In 2015 I studied at the Academy of Arts, Architecture and Design in Prague, working in the Super Media Studio which has a focus on technology and the use of media. The ideology and conversations around technology that were carried on there were simultaneously embracing and suspicious of certain media developments. The term ‘super’ was used in a variety of ways, to describe both the technology used and attitudes to a given creative approach. The carefully worded title of the studio steers away from problematic terms such as ‘new media’ or ‘moving image.’
Figure 1. Ted Whitaker, Miss Scarlet in the Lounge, 2015, found old-media, custom casing, 3D-printed object, video, Galerie NIKA, Prague.
This studio environment, along with its location in central Europe, enhanced my studio practice in both old and new media, giving me access to resources ranging from historically rich flea markets to contemporary technology. My first exhibition in the Czech Republic, Miss Scarlet in the Lounge, embraced these conversations involving media archaeology and network cultures.
In the work, the vintage board game Cluedo played out in the setting of a grand old mansion. The location can only be imagined in the British countryside. Six characters strode the cold and empty corridors, each suspected of committing the murder of Dr Black, the mansion’s owner. Tension arose as each player became closer to solving the mystery through discovering three key clues – the scene of the murder, what implement was used and by whom. The exhibition title, Miss Scarlet in the Lounge, made a direct reference to the Cluedo scenario. The work was exhibited at Galerie NIKA, a small glass capsule-like space situated in the metro station of Karlovo Namesti in Prague, Czech Republic. The gallery is curated by Markéta Jonasova and funded by UMPRUM, the Academy of Arts, Architecture and Design in Prague. Each exhibition in NIKA runs for four weeks and typically shows new works made to fit the unique characteristics of the space. Located in a metro station, the works are viewed by a diverse audience, usually in fleeting moments in transit.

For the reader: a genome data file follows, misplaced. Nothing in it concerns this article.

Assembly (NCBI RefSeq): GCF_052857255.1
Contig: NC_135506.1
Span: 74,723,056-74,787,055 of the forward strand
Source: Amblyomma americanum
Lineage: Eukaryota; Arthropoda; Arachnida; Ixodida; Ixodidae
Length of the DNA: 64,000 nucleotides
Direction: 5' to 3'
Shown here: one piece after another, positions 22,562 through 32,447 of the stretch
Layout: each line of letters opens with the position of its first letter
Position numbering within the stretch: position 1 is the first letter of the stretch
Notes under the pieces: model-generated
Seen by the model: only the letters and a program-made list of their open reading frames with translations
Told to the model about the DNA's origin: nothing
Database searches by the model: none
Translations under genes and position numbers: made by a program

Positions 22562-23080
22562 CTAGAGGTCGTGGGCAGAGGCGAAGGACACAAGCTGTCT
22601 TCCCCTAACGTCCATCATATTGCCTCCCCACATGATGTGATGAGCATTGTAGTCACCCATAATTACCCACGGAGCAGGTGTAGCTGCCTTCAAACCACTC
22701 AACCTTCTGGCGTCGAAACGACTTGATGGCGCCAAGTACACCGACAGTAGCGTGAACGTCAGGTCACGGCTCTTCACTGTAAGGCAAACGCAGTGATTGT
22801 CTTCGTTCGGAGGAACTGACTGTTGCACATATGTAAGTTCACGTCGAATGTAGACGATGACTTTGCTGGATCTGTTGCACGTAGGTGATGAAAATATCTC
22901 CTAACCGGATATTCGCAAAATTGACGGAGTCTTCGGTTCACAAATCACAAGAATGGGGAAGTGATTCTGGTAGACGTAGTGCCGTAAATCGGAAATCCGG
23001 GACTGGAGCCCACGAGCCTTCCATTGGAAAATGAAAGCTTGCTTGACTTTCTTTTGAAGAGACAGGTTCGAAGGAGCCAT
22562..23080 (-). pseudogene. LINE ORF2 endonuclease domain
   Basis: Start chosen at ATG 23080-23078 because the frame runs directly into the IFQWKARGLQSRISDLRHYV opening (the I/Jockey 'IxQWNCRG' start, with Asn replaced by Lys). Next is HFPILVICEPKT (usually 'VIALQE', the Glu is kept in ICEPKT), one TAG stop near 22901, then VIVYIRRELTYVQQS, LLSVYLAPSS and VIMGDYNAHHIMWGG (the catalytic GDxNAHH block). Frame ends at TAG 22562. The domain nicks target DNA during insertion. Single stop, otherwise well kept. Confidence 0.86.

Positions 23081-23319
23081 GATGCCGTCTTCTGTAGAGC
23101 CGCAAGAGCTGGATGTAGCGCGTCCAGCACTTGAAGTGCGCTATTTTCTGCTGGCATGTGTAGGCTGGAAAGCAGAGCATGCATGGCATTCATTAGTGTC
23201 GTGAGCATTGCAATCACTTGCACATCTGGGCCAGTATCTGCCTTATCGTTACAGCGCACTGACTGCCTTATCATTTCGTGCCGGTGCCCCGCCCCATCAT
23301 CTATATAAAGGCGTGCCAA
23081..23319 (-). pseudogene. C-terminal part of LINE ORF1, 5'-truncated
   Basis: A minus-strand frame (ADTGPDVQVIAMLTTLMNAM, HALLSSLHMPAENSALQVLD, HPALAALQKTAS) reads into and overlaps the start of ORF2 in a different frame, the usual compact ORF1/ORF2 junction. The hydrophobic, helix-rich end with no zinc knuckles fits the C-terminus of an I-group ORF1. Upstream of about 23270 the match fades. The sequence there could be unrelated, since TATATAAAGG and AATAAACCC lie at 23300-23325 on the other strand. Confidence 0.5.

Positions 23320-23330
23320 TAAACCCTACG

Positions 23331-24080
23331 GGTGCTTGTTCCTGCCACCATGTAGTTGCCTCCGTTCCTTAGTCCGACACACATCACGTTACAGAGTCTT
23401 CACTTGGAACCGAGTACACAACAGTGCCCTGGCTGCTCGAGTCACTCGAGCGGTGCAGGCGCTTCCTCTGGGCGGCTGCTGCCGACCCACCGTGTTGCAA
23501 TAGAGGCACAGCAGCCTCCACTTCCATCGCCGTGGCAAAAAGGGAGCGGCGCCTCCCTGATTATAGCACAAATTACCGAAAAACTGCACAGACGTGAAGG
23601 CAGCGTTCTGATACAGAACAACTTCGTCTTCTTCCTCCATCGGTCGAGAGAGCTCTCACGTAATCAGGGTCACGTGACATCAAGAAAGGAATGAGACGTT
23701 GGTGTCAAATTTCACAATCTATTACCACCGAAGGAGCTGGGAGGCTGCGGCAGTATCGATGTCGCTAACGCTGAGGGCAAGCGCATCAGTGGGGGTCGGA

Figure 2. Ted Whitaker, Miss Scarlet in the Lounge, 2015, found old-media, custom casing, 3D-printed object, video, Galerie NIKA, Prague.
The heart of my work Miss Scarlet in the Lounge is a found old-media device, a Soviet Super 8 camera from the 1960s. The camera is dysfunctional, corroded and on the verge of obsolescence. It rests comfortably, strapped down and embedded in a green felted box suggestive of a pool table. The camera has been modified by replacing the original lens – which was broken – with one reproduced using a 3D printer. Encased in felt, the camera is wired to a vintage analogue monitor placed on a trolley alongside. The video that appears on the screen simulates DNI (Direct Neural Interface), a direct communication pathway between the brain and an external device, here apparently visualising thoughts or memories. The images on the screen take the form of a fleet of ghosts gliding through a decaying Baroque interior (the Colloredo-Mansfeld Palace, Prague), amid the exhibition Superimpositions, curated by Monika Dizkova.
Galerie NIKA replicated the mood of Cluedo by placing the object up for questioning. The technology was an implement in the crime. In the work, the vintage camera lay in a comfortable felt box, as if resting; the old camera has arrived at a destination that is somewhere between a museum, a hospital and a psychiatric ward, ready for interrogation as to what information it can provide to throw light on the murder case.